Roanoke Valley Preservation Foundation is advocating to save Fire Station No. 7 in Grandin Village and there is a narrow window of opportunity for the City of Roanoke to change direction before architects move forward with the current concept which requires demolition of this historic station. What can you do? Come to the Grandin CoLab on Saturday, March 24 at 10am for a special presentation; write a letter, email, or call members of City Council to express your views!

Our primary objective in this effort is to convince the City to at least consider alternatives to demolition of the station. In no way do we want to compromise public safety – we feel strongly that a better fire station can be accomplished without demolishing the historic structure.  Our message is “Safety+History – We want Both.”

We have two alternative concepts developed by a registered architect that demonstrates this can be done without sacrificing public safety or costing additional taxpayer money. Keep reading to see our advocacy goals and objectives, as well as a timeline of what RVPF has done over the past two years to change the minds of City leadership.


  1. Hold community meeting to determine REAL support for saving the station (not just clicking on an online petition)
  2. Share with the public the 2 alternative plans that demonstrate the historic station can be preserved while providing for a state-of-the-art facility without costing the additional taxpayer money.
  3. Make City Council aware of alternatives and public support through the distribution of yard signs, window statics, and emails directed to Council members.


Convince the City to integrate historic preservation into their planning process. This can be accomplished through developing a process through which the City

  1. identifies historic resources through survey and National Register listings
  2. maintains historic resources through routine maintenance
  3. thoroughly considers the impact on historic resources when planning for infrastructure improvements
  4. provides for the protection of historic resources in perpetuity before disposing or selling them for private use and/or ownership



1922 – Fire Station No. 7 built as suburbs developed.

2002 – Grandin Road Commercial Historic District listed on the Virginia Landmarks Register and National Register of Historic Places with Fire Station listed as a contributing building.

2009 – City identifies stations for upgrades, assesses sites, and unsuccessfully applies for federal money.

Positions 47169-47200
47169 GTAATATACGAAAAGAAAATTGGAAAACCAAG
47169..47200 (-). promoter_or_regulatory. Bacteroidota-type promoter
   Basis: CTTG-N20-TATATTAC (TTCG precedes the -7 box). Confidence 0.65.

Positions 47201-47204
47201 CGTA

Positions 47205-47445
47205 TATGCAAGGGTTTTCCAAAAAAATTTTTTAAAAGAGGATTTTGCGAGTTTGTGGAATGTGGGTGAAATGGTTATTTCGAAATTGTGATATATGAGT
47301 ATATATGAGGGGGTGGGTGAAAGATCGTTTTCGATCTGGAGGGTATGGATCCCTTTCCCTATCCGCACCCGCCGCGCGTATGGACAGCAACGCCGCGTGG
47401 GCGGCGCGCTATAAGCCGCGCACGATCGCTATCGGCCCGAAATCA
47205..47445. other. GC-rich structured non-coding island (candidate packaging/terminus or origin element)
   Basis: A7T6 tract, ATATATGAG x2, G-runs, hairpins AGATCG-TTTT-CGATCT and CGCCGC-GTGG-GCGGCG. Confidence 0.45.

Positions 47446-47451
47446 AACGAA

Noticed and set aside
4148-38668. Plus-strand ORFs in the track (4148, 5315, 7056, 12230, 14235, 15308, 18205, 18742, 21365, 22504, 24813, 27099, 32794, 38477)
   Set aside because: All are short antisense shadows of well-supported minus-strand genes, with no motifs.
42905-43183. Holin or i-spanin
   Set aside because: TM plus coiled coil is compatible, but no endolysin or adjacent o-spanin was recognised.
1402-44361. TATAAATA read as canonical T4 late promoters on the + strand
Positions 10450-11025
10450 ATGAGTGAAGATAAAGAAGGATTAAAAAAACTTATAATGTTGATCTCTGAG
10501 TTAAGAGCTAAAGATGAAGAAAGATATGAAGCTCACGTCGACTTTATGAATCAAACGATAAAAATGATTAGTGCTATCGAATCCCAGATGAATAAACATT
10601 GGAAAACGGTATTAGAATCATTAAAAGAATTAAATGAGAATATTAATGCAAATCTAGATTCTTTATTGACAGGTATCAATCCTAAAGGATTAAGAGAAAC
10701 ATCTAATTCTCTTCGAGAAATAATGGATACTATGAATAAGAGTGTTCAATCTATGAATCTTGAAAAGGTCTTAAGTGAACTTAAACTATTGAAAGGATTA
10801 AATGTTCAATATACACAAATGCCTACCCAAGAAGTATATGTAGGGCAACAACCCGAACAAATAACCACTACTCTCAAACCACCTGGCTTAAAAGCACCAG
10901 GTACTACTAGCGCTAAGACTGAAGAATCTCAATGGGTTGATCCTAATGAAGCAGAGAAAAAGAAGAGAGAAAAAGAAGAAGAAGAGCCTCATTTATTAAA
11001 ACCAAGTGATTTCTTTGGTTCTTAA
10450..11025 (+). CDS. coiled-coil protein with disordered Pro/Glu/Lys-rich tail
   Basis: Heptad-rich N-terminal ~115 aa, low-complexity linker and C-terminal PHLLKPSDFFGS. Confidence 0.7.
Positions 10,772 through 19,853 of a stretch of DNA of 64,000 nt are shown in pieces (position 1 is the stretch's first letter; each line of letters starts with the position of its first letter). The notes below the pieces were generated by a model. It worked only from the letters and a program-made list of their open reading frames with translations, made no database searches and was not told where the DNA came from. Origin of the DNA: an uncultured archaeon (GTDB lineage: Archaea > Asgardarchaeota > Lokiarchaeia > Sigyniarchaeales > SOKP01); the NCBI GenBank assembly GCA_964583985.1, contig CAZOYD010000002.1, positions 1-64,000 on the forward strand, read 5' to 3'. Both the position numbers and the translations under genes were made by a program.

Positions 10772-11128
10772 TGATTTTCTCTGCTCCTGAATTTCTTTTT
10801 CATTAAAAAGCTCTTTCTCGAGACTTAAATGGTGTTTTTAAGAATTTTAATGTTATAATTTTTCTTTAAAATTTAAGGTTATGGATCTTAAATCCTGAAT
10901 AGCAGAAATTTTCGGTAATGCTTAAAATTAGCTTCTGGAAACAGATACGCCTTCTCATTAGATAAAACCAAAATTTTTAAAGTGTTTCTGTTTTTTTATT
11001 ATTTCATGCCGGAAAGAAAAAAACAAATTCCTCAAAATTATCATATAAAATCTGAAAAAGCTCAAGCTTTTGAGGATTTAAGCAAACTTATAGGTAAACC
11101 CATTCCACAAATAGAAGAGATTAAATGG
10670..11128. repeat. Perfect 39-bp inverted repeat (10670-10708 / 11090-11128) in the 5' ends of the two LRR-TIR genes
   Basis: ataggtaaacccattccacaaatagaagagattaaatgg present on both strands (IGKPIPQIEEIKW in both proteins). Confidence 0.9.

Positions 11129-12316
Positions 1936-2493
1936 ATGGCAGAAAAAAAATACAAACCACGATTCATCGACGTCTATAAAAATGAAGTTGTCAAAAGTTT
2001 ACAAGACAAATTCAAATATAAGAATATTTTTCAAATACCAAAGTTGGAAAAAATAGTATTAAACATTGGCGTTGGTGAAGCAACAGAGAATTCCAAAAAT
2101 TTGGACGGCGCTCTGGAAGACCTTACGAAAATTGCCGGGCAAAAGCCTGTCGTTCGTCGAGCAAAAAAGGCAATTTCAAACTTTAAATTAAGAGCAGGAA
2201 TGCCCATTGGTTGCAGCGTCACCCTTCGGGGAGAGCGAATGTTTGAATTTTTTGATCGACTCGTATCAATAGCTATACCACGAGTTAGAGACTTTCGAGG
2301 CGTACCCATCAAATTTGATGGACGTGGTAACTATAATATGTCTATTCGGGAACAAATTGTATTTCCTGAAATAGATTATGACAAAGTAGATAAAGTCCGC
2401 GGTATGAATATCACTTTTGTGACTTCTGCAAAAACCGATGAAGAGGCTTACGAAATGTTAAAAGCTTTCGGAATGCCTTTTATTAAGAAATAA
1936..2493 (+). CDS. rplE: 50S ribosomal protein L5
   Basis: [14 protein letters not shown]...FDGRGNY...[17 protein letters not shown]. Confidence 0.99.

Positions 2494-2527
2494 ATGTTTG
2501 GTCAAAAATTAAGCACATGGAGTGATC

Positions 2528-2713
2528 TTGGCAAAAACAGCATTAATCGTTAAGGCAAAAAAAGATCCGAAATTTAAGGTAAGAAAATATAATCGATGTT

2016  – Spectrum Design prepares “Site Selection and Conceptual Design Study for 3 Stations” (No. 7/Raleigh Court, No. 8/South Roanoke and No.3 / Williamson Road).

March 2016 – Roanoke Valley Preservation Foundation representatives meet with Chief Hoback and tour Fire Station No. 1

August 2016 – Roanoke Valley Preservation Foundation representatives tour Fire Station No. 7 with City architect and RCCL members Mary Dykstra & Kit Hale. RVPF informed the City that we would not accept demolition of the station without them fully demonstrating to ust hat it could not be reused.

May 2017 – RVPF writes letter to City Council re city-owned historic structures

Fall 2017 – City issues Request for Proposal for design services for new station

Winter 2017 – Councilman John Garland questions plans to replace / demolish Fire Station No. 7

Jan 2018 – RVPF writes City Council requesting they consider alternatives to demolition.

Jan 2018 – RVPF writes Op/Ed piece for The Roanoke Times.

Jan 2018 – Mark Lynn Ferguson launches online petition through (5100+signatures)

Feb 15, 2018 – Representatives from RVPF and the Virginia Department of Historic Resources meet  with City staff and Chief Hoback.

Feb 20, 2018 – RVPF appeals to City Council to study alternatives, Council declines.

March 2018 – Bill Huber, registered architect & former partner of Spectrum Design develops two alternative concept for the station. 

March 9, 2018 – RVPF nominates Fire Station No. 7 to Preservation Virginia’s Most Endangered Sites list.

March 14, 2018 – Representatives of RVPF and City Councilman John Garland meet with City Manager Cowell & Assistant City Manager Stovall to share alternatives developed by Bill Huber.

March 15, 2018 – Representatives of RVPF meet with the Old Southwest Nieghborhood group to request support; and attend Raleigh Court Neighborhood Association Forum to question Candidates for Council their views on retaining Fire Station No 7.

March 19, 2018 – RVPF attends Council Meeting to update City Council on alternative concepts.

March 20, 2018 – RVPF meets with editorial staff and reporter at The Roanoke Times.

March 21, 2018 – RVPF meets with local firefighter.

March 21, 2018 – Preservation Virginia submits Op/Ed to The Roanoke Times.

March 24, 2018 – Community Meeting planned at the Grandin CoLab at 10am to share alternative concepts with the public.



  • Mark Lynn Ferguson, “the Revivalist” is a Roanoke native who writes a blog in his spare time on Appalachia. After recently moving back to Roanoke, he was surprised to learn that the City planned to demolish Fire Station No. 7. After contacting RVPF, he created an online petition to save the station on The petition has gained more than 5,100 signatures with the majority of these coming from residents all over the City of Roanoke.
  • Bill Huber is a registered architect and president of William Huber Architects, a Marion-based firm. Bill has 43 years’ experience as an architect with a focus on historic preservation. As a former partner at Spectrum Design in Roanoke, Bill was involved in the design for the new Fire Station No. 1.



Fire Station 7 Media Alert